In 1880 the Utah and Northern Railroad laid tracks across Montana, enabling Montanans to ship produce and cattle to eastern markets. Montana’s first bid for statehood in 1866 was premature because the state had a very small population, little access to eastern markets, and continuing problems with American Indian wars. Because the expansion of the railroad into the state resulted in the population quadrupling within a decade, a constitutional convention was called in 1884, and statehood was again requested but refused for political reasons.

In 1889 President Grover Cleveland signed an enabling bill guaranteeing that if North Dakota, South Dakota, Washington, and Montana submitted acceptable constitutions, statehood would be granted. Montana held a constitutional convention in July of that year, offered a constitution to its electorate, and was granted statehood in November, 1889, becoming the forty-first state. In 1894 Montana voters chose Helena as the capital.

Copper Mining in Montana

Although early prospectors found gold and silver around Butte, it was copper that brought the greatest wealth to Montana. Marcus Daly, seeking silver in the area, discovered one of the richest copper deposits in the world and in 1881 opened his copper mine in Anaconda. William Clark soon opened a copper operation nearby in Butte.

The copper found here was so abundant that Butte Hill was nicknamed “the Richest Hill on Earth.” The copper industry attracted immigrants, mostly from Great Britain, to work in the mines. Daly established the Anaconda Copper Mining Company, and in 1926 Clark’s Butte holdings were sold to that corporation.

Montana Politics and Education

The two powerful copper barons who emerged from the Butte-Anaconda area, Marcus Daly and William Clark, were business and political rivals. They engaged in a heated campaign to have their own towns declared capital of the state, with Clark prevailing. Each owned the newspaper in his respective town.

Clark was elected to the U.S. Senate in 1891 but resigned when a scandal, perpetrated by reports accusing him of bribery in Daly’s newspaper, the Anaconda Standard, cast doubt upon Clark’s integrity. He was, nevertheless, elected to the Senate when he ran again in 1900.

Montana was the first state to elect a woman to Congress. Jeannette Rankin was elected in 1917 and served for two years. She served again from 1941 to 1943. Rankin was the only member of Congress to vote against the U.S. entry into World War I in 1917 and into World War II in 1941.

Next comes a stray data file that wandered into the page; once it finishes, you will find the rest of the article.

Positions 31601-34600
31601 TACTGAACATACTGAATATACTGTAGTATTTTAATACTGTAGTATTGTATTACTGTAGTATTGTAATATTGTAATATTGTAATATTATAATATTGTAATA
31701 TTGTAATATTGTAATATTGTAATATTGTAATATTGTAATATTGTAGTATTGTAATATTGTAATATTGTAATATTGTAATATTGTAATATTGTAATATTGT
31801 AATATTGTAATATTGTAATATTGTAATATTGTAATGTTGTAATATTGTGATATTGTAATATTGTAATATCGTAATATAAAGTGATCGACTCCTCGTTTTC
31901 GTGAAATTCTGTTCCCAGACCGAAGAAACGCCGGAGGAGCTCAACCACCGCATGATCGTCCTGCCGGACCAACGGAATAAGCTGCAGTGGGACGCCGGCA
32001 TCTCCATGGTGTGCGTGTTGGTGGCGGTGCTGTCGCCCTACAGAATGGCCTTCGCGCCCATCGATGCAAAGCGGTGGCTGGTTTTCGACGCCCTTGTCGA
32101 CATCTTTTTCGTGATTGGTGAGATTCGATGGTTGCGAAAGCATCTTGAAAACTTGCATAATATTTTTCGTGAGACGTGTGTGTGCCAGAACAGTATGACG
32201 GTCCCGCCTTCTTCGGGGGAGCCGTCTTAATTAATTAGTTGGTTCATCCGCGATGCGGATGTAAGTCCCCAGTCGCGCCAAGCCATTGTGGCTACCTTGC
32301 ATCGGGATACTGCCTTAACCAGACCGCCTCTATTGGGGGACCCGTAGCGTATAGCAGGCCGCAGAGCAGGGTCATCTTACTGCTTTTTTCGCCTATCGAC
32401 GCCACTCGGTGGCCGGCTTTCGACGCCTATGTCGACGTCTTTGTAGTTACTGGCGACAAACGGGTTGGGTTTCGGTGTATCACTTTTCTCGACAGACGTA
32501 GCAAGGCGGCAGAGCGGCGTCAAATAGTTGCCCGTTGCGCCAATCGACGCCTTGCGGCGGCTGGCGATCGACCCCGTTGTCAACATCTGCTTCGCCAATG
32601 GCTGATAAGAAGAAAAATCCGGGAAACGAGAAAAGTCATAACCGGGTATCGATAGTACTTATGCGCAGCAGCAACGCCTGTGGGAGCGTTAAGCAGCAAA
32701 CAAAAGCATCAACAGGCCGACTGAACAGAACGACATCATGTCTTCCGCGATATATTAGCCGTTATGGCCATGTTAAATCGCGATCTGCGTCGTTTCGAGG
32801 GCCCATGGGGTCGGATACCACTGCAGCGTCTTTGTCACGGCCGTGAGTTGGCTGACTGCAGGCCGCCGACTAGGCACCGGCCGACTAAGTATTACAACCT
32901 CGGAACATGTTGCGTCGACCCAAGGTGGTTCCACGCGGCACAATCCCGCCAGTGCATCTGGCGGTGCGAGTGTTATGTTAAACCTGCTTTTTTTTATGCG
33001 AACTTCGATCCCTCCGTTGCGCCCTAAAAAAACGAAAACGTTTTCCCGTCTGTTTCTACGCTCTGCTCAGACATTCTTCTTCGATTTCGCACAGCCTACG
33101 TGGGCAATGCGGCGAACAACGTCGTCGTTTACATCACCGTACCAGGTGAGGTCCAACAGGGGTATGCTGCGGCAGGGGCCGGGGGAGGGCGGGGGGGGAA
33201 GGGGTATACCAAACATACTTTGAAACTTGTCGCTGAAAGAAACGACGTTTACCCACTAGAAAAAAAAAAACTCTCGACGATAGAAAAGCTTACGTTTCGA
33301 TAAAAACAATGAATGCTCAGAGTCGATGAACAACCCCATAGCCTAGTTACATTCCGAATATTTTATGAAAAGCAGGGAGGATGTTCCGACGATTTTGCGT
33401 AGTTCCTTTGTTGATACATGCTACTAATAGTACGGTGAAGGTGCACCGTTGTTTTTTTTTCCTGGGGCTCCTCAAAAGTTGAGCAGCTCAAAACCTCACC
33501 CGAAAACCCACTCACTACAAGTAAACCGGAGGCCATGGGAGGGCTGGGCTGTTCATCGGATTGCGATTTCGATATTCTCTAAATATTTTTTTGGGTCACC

Montana’s first constitution, ratified in 1889, was replaced when a constitutional convention called in 1972 produced a new constitution, narrowly ratified by the electorate and put into effect in 1973. This constitution combined more than one hundred state agencies into fifteen departments, whose heads report to the governor. In 1974 the constitution was amended to change the annual sixty-day legislative session to a ninety-day session to meet in odd-numbered years.

Montana prides itself on valuing education. Its 1990 literacy rate of 92 percent is 5 percent above the national average. Seventy-five percent of Montanans are high school graduates, whereas the national average is 67 percent.

Industrial Expansion

Natural gas was discovered in Glendive, near Montana’s eastern border, in 1913. This was an important discovery because where there is natural gas, there is usually oil. It was not until 1950, however, that vast oil deposits were discovered on the Montana-North Dakota border. Oil revenues spurred the state’s faltering economy. The strip mining of bituminous coal in the eastern part of the state also helped to advance Montana’s economy, changing the nature of the plains considerably. Nevertheless, the Montana plains are among the most prolific producers of wheat in the United States.

In 1955 the Anaconda Aluminum Company began operation in Columbia Falls in northwestern Montana. In 1983, however, the once-powerful Anaconda Copper Mining Company, having depleted the area around Butte, suspended mining operations.

Natural Disasters

Between 1917 and 1920, Montana suffered greatly from droughts that caused many farmers and cattle ranchers in eastern Montana to fail. In 1929 another drought began that again devastated eastern Montana and lasted for several years, during which the economic contractions of the Great Depression also affected that state’s economy. During 1935, Helena was struck by more than one hundred earthquakes. Although no lives were lost, property damage was severe.

With federal aid, Montana strove to avert the devastation earlier droughts had inflicted upon the state. Although Flathead Lake, which covers two hundred square miles, is the largest fresh water lake west of the Mississippi River, it proved insufficient to provide irrigation during droughts. In 1934 Montana began a dam building project that, in 1940, culminated in the creation of the four hundred-square-mile Lake Peck and several other artificial lakes that provide irrigation and hydroelectric power for Montana’s farms and cattle ranches.